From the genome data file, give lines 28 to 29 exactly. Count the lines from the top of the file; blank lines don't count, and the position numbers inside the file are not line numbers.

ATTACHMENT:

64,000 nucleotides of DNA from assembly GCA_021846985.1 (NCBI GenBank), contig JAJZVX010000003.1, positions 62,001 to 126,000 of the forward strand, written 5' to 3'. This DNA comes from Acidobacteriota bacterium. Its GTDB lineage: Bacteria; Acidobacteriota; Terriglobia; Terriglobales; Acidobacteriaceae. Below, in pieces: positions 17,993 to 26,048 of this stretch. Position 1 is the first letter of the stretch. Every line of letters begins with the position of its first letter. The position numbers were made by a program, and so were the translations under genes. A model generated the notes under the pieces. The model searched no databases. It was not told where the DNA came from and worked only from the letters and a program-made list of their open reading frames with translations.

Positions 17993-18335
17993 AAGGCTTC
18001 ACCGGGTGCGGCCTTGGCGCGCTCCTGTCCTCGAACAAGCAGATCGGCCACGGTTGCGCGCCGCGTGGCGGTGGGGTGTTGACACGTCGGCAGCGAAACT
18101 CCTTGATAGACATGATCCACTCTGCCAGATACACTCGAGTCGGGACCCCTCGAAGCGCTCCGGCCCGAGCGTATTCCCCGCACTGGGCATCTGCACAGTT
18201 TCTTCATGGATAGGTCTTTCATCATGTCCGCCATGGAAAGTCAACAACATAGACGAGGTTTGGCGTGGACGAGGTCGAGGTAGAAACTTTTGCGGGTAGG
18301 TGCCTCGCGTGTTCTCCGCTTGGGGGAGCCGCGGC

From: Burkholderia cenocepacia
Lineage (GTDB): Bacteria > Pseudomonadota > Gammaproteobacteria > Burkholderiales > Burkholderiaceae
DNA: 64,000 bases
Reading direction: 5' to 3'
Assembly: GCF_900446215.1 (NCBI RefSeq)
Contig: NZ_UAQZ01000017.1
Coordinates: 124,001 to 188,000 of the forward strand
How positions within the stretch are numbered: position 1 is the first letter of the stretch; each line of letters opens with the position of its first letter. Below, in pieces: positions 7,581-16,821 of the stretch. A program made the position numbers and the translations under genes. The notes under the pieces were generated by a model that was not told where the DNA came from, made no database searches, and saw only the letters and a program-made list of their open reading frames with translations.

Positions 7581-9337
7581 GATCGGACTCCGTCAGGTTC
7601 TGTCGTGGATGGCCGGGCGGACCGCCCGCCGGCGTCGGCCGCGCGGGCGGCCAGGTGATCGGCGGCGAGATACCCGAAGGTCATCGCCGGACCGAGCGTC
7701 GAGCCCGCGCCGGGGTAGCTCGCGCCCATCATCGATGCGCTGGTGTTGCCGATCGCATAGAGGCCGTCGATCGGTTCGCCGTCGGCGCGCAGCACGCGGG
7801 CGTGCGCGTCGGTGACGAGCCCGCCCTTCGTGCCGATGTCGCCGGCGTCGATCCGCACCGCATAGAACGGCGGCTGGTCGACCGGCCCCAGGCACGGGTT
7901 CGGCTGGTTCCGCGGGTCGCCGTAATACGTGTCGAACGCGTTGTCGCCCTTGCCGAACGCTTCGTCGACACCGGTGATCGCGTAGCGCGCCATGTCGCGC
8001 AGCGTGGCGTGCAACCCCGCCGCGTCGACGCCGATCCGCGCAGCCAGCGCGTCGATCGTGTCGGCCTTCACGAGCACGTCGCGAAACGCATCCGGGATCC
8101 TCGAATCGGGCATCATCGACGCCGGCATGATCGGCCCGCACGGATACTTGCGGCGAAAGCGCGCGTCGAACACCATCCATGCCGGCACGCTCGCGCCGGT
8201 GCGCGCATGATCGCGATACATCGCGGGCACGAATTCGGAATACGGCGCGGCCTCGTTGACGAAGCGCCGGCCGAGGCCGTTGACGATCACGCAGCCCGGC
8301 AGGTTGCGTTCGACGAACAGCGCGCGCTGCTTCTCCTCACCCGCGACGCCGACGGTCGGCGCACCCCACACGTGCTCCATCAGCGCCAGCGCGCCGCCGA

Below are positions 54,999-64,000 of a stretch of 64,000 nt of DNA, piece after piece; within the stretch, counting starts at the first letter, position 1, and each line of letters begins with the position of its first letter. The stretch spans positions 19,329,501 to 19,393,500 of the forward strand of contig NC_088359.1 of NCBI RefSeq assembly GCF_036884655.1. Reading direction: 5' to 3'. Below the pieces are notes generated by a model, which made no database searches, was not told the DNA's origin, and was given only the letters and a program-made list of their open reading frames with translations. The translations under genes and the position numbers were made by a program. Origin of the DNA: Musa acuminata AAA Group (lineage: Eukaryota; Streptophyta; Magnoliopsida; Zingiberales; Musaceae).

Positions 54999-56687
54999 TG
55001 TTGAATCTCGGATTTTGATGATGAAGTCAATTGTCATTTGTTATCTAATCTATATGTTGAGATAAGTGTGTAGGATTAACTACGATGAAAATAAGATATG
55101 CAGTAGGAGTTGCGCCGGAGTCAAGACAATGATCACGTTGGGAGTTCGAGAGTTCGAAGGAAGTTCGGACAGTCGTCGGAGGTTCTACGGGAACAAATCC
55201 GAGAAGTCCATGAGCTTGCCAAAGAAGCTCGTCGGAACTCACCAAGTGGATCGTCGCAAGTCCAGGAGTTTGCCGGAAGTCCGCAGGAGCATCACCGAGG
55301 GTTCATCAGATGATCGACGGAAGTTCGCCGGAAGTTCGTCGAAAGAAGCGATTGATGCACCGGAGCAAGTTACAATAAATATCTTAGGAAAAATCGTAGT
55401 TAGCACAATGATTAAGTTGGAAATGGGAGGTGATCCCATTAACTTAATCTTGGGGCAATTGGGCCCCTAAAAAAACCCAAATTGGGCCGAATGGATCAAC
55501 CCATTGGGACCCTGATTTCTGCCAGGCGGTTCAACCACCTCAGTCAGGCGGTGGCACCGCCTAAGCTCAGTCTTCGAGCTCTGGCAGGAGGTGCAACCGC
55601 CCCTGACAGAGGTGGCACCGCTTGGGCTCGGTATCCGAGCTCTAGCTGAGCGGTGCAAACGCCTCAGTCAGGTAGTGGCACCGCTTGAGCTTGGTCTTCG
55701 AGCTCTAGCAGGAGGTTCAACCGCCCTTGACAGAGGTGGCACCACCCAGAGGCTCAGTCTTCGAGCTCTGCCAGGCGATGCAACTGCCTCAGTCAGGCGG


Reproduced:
54999 TG
55001 TTGAATCTCGGATTTTGATGATGAAGTCAATTGTCATTTGTTATCTAATCTATATGTTGAGATAAGTGTGTAGGATTAACTACGATGAAAATAAGATATG